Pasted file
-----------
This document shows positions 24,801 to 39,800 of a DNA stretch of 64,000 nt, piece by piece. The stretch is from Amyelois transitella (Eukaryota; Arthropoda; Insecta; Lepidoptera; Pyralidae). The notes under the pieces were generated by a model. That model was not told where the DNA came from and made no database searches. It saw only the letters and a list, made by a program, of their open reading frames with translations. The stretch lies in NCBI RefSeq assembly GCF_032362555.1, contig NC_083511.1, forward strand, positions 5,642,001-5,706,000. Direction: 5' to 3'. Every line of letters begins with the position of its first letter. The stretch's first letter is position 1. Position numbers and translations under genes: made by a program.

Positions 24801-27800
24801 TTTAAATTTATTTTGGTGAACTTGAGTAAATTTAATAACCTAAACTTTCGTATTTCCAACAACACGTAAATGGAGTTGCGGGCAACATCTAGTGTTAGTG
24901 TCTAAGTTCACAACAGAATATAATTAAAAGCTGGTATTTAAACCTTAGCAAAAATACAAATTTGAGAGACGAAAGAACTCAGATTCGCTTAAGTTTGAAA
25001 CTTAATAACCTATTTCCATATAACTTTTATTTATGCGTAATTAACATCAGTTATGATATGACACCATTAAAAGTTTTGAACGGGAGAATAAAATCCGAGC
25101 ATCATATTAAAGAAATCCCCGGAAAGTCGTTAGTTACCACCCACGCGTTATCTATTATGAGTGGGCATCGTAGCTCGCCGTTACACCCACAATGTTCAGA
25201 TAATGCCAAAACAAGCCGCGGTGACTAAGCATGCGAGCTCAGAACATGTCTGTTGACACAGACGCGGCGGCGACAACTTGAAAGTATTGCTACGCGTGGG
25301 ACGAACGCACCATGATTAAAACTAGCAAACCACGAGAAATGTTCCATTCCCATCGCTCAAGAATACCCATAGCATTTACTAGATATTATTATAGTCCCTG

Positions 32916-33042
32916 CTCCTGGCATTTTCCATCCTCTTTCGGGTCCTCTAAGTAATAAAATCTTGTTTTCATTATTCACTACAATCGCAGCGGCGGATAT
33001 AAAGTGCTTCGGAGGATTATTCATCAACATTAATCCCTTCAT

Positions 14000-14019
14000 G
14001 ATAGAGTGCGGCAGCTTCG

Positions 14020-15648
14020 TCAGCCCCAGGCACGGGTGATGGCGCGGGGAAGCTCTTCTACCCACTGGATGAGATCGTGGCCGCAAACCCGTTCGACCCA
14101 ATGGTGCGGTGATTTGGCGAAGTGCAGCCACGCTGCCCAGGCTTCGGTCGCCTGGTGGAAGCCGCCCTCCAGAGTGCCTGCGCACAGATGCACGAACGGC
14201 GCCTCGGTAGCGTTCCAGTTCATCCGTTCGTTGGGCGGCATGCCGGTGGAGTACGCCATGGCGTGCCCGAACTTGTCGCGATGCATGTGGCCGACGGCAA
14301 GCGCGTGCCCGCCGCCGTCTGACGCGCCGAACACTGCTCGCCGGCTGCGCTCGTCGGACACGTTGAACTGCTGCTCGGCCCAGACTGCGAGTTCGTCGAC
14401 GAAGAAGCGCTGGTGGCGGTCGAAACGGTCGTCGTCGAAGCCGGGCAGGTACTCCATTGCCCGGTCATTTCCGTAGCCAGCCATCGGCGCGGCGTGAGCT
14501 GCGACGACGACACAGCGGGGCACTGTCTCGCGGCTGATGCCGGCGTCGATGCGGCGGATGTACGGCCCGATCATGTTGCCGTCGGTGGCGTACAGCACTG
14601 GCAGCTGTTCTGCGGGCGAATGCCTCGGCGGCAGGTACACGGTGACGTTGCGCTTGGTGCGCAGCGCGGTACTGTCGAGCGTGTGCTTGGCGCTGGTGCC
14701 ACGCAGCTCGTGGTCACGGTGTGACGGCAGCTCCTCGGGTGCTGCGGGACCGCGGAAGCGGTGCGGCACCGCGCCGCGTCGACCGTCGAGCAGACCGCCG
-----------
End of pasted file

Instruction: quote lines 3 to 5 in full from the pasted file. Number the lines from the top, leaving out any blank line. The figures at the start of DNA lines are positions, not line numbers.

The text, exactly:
24801 TTTAAATTTATTTTGGTGAACTTGAGTAAATTTAATAACCTAAACTTTCGTATTTCCAACAACACGTAAATGGAGTTGCGGGCAACATCTAGTGTTAGTG
24901 TCTAAGTTCACAACAGAATATAATTAAAAGCTGGTATTTAAACCTTAGCAAAAATACAAATTTGAGAGACGAAAGAACTCAGATTCGCTTAAGTTTGAAA
25001 CTTAATAACCTATTTCCATATAACTTTTATTTATGCGTAATTAACATCAGTTATGATATGACACCATTAAAAGTTTTGAACGGGAGAATAAAATCCGAGC